To the bosom of his family.

To the holy golden womb.

What was that love?

That's the curse of the Mummy's tomb.


World Party, aka Karl Wallinger (the band was virtually a solo project), was founded in 1986 after Karl left The Waterboys, and continued to release albums through to the end of the 1990s. The music's best described as alternative rock, and you might be familiar with one of the other songs from the Egyptology album - She's the one - later made famous by one Robbie Williams.


The song itself seems to be about discovery and exploration, and the magic and mystery of the tombs in the Valley of the Kings.


2. Bangles, 'Walk Like an Egyptian'

All the old paintings on the tombs

They do the sand dance don't you know

If they move too quick (oh whey oh)

They're falling down like a domino

All the bazaar men by the Nile

They got the money on a bet

Gold crocodiles (oh whey oh)

They snap their teeth on your cigarette


OK, I'm probably as surprised as you are that this didn't make the top spot.


The all-female band was formed in 1981, and Walk Like an Egyptian was one of the singles taken from their 1986 album Different Light.


It's the eponymous Egyptiana song of a whole generation. Fun, jangly and just a little bit crunchy, I find it near-impossible to not tap my feet when this song plays. I've been a big fan of The Bangles ever since this song was in the charts, and it still never fails to put a spring in my step.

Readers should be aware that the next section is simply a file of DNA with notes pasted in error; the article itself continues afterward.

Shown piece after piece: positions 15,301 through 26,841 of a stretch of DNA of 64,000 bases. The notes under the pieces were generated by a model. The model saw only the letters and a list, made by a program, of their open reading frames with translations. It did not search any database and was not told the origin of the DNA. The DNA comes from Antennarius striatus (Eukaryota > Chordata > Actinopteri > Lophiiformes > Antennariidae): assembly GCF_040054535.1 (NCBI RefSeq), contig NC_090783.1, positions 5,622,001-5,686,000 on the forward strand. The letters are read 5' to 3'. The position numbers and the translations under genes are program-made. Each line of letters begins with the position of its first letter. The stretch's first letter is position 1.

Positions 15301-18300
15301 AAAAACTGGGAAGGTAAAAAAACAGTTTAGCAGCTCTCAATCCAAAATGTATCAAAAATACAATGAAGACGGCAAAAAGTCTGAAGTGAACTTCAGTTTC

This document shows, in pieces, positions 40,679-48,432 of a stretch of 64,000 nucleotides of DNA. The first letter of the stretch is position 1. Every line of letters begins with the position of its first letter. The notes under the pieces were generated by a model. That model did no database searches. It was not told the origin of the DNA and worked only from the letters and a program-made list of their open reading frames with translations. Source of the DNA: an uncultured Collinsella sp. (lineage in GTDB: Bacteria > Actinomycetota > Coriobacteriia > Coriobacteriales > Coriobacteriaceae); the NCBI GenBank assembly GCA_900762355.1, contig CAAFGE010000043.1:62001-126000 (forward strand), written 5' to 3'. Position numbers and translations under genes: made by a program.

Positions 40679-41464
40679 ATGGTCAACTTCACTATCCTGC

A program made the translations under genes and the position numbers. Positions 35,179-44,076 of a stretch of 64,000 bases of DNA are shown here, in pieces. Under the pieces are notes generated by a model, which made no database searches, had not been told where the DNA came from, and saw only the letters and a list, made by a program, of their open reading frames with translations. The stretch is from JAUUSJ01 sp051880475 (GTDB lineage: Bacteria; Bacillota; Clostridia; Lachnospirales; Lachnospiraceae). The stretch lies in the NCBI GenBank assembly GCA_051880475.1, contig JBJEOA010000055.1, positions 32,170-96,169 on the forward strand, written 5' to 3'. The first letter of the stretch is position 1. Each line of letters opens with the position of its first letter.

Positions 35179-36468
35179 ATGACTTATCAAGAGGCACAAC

It was a tough decision to make as to whether this should've been Number One, and part of me still wonders if I made the right decision.


1. Josh Ritter, 'The Curse'

He opens his eyes

Falls in love at first sight

With the girl in the doorway

What beautiful lines

Heart full of life

After thousands of years, what a face to wake up to

He holds back a sigh

As she touches his arm

She dusts off the bed where 'til now he's been sleeping

Under mires of stone

The dry fig of his heart

Under scarab and bone

Starts back to its beating


Released on Josh's 2010 album, So Runs Away the World, this is, quite possibly, one of the most beautiful songs I've ever heard.


It's about an Egyptian mummy, brought back to life by an Egyptologist, and their ensuing love affair. Josh Ritter uses 3/4 time (think of a waltz) to bring a lilting, rhythmic feel to the song. It's atmospheric and more than a little haunting; I could listen to it over and over.


It's a song of love, of discovery, of loss, and, what we as Egyptophiles can only ever dream of doing: communing with a real ancient Egyptian ("He learns how to read from the papers that she is writing about him and he makes corrections").


The video itself is not 'official', but was created by puppeteer Liam Hurley and, in my humble opinion, really adds to the beauty of the song.

Well, there you go. Whilst I have an eclectic taste in music, and my top five is a bit of a mix, I hope there was something you enjoyed.


And, although they didn't make it to my top five, I think the following songs also deserve a mention:

  • Egypt, Kate Bush
  • Powerslave, Iron Maiden
  • Grand March from Verdi's Aida
  • O, Isis und Osiris from Mozart's The Magic Flute